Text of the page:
Maybe if we weren’t so enamored with listening to our hearts we’d have heard the Raptor-cries. Maybe even, if we hadn’t been so loving of our augged brothers and sisters– whether literal or figurative– we’d have been righteously hardhearted enough to save ourselves.

But we weren’t. We were eternally the optimists. The same people whom, even generations later, were socially guilt-ridden for Hitler’s actions and determined to make up for it. Each of us felt the shame of World War II, promised not to repeat the mistakes that led to it. Somehow, we still let the corps take charge, and until they began their Nazi-esque campaign of extermination against the Augs, we supported them.

That was the issue though. It always has been for us. We let the evil into our hearts with open arms, ever-believing in the good of Humanity. Instead, we’re soon shown to have been manipulated, our love used against us and those that would otherwise truly deserve it.

The first bombs that fell over Europe targeted three, initial cities; Paris, where it all began; London, where the revolution looked to spread most violently, and Berlin, where the Augs that wouldn’t or couldn’t fight were likely to find sanctuary.

Raptors screamed over Europe with their hard-angled noses spitting chain-gun fire and their rounded bellies splitting to unleash hell. In minutes, any hope for a life in Berlin– for Aug or otherwise– was exterminated, burned to dust in the fires of evil. Before the sun rose the next morning, tens of thousands were dead or dying. Those not killed or critically wounded– and even then some– were distraught, chaotically confused. They tried to save what few they could. Everywhere you went it was like standing in a crowded metro whose noise and movements made you want to cower and weep. Many did. A few couldn’t take it, led themselves out.

I was eighteen when the bombs fell, just into university. I was just old enough to drink, and just young enough to feel the last of my innocence dissected from my heart. It was like I’d been given bypass surgery without anesthetic. The sharpness of grief in my chest was omnipresent in those days, punctuated by the stabbing sounds of rubble as we combed for survivors and dead alike. Most found were the latter.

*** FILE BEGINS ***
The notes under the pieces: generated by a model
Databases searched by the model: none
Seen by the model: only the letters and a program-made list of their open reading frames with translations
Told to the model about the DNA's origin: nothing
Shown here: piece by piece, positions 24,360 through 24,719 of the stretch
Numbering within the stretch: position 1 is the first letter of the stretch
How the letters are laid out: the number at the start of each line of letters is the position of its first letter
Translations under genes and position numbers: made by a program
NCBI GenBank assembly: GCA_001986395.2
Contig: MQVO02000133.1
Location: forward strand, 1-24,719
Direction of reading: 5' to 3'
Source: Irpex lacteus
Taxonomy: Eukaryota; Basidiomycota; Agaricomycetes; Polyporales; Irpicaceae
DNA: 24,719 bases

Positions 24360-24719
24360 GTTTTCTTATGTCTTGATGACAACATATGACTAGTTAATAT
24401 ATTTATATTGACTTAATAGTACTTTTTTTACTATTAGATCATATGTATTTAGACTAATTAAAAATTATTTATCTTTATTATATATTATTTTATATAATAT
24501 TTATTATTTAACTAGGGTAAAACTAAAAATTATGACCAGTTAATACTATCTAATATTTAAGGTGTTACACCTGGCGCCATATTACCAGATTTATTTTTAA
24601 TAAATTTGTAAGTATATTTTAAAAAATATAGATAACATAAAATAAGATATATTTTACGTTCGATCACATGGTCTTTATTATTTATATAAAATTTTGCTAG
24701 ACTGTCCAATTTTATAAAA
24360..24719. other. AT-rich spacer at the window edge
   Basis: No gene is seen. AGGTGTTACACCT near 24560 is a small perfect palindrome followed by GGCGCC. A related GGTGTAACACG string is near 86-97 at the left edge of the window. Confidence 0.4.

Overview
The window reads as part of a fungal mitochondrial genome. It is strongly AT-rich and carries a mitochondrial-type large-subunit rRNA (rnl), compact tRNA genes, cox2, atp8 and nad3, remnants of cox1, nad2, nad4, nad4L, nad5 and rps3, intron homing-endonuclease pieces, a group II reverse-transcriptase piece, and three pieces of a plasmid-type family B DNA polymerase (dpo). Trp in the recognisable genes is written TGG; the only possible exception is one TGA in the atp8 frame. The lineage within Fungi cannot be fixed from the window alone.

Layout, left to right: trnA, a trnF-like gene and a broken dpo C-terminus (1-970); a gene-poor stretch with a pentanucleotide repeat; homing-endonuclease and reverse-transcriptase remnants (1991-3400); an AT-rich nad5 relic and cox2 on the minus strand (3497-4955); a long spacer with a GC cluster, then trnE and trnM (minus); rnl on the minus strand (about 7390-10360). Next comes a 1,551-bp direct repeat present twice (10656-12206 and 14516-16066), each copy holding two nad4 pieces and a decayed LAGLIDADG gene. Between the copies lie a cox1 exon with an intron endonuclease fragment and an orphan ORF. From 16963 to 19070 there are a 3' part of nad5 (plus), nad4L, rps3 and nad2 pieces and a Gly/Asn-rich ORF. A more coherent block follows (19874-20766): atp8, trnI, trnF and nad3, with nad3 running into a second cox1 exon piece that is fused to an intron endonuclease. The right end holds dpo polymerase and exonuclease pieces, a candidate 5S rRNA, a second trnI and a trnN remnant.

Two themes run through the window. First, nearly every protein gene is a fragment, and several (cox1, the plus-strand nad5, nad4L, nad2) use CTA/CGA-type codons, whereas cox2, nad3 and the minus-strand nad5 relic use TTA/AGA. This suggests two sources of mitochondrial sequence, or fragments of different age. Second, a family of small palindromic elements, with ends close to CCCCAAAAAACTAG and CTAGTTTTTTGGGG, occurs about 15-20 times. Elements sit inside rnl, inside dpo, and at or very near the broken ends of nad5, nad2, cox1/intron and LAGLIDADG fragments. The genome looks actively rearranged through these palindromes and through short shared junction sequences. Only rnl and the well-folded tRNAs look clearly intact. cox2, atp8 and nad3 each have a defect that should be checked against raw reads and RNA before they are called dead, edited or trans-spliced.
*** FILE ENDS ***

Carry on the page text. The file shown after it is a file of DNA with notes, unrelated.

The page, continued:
I remember the worst of it, not because of the grisly scene, but because it was the first time I felt hatred. Hatred is something humans speak of out of anger most times. It is often despair masked by the ego to keep one’s image intact. This was different. This was real, pure hatred; a feeling that filled my mouth with a wetness as though I were goring the throat of a foe with my teeth. From there, it infected my being with a sharpened determination, a strength I have not lost since. It has kept my muscles taught when they should have faltered in fear, steadied my hands when they would have trembled with terror.

I saw a young girl curled in her bed. We’d dug a path to her grave from beneath the collapsed upper-floor of her apartment building. Everything around us was charred black. We were forced to don respirators from the dust and stink of days old, immolated flesh. Then I saw her; curled in her bed as if sleeping peacefully, but where her skin should be was the marred, blackened flesh of a war-crime. She was like one of those Pompeiian victims, forever frozen in her death-pose.

I am a healer, a medic, a surgeon and I feel no shame in admitting I have a strong stomach. I have seen things that could bring the strongest men and women to tears and pained retching. Most of the time, I’m forced to power through them for the sake of the victims– my patients– and I do so. This was so awful I stumbled away in tears and vomited all the grief that I’d held back since the attacks.

Every morning I wake up she occupies my thoughts. Even as I go down through the bookstore, and out into street I think of how she was stolen from this world. She could have been my daughter had I not been more careful. At that, she could have been me if the bombs had been dropped only a few years further beyond than that.

So I walk along the street, largely clear of its debris, and watch the city around me with her in mind. It still has the look of the blitzkrieg turning in on itself. Full, corporate towers are replaced by mounds of rubble, steel and concrete land-fills. Nature has done its best to reclaim the rest while we keep it enough at bay to carry on in our missions.

To that end, my part is simple; keep people alive. I do it for her. Most that come to my clinic down the street are badly injured, either from work-accidents, refugee status, or as acting rebels for the cause. Germany is not without its remaining corporate outposts, but even they steer clear of Berlin. I guess it’s to pick their battles. They already took our government away, any representation or sympathy therein gone with it. Maybe they let us live just to remind the world that, while there may be a place for Augs to hide, it is still due to their good graces.

All the same, every morning I rise for her. The hatred of her image never falters or fails to arouse my determination. So I leave, patch up those whom may one day lead us from darkness and into light. While Lemaire’s death may have caused everything, an unwitting catalyst to a global revolution, it was us that let it happen– the survivors. Whether from our own convictions, or a greater cause, we can not allow ourselves to fall again. At least for us Germans, we’re eternally optimists, believing in a better world with heads even stronger than our unshakable hearts, and finally working toward it.